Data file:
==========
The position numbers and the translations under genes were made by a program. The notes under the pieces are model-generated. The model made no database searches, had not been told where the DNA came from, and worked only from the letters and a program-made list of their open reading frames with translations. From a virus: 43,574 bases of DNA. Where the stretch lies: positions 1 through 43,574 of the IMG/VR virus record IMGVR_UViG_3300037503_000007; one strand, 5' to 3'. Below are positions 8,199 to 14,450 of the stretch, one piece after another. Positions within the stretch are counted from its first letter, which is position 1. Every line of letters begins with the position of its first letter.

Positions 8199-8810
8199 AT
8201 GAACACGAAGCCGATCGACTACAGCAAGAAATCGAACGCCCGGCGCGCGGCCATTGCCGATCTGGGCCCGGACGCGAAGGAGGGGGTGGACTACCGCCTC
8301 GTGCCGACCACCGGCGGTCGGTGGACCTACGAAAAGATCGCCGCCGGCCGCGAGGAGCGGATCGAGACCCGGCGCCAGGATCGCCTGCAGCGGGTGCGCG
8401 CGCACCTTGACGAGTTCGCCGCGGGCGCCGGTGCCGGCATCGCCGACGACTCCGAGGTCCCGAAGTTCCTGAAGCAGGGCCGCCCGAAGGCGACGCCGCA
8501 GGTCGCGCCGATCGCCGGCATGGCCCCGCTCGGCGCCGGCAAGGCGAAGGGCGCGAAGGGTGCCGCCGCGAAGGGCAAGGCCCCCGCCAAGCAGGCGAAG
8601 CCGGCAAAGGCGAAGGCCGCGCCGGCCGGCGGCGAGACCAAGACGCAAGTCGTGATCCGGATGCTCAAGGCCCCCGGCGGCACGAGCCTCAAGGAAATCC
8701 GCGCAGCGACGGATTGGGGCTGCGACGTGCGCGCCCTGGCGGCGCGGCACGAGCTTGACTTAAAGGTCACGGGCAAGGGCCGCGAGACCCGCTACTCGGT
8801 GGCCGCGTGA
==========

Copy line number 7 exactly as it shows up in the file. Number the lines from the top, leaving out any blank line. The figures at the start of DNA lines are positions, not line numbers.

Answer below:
8501 GGTCGCGCCGATCGCCGGCATGGCCCCGCTCGGCGCCGGCAAGGCGAAGGGCGCGAAGGGTGCCGCCGCGAAGGGCAAGGCCCCCGCCAAGCAGGCGAAG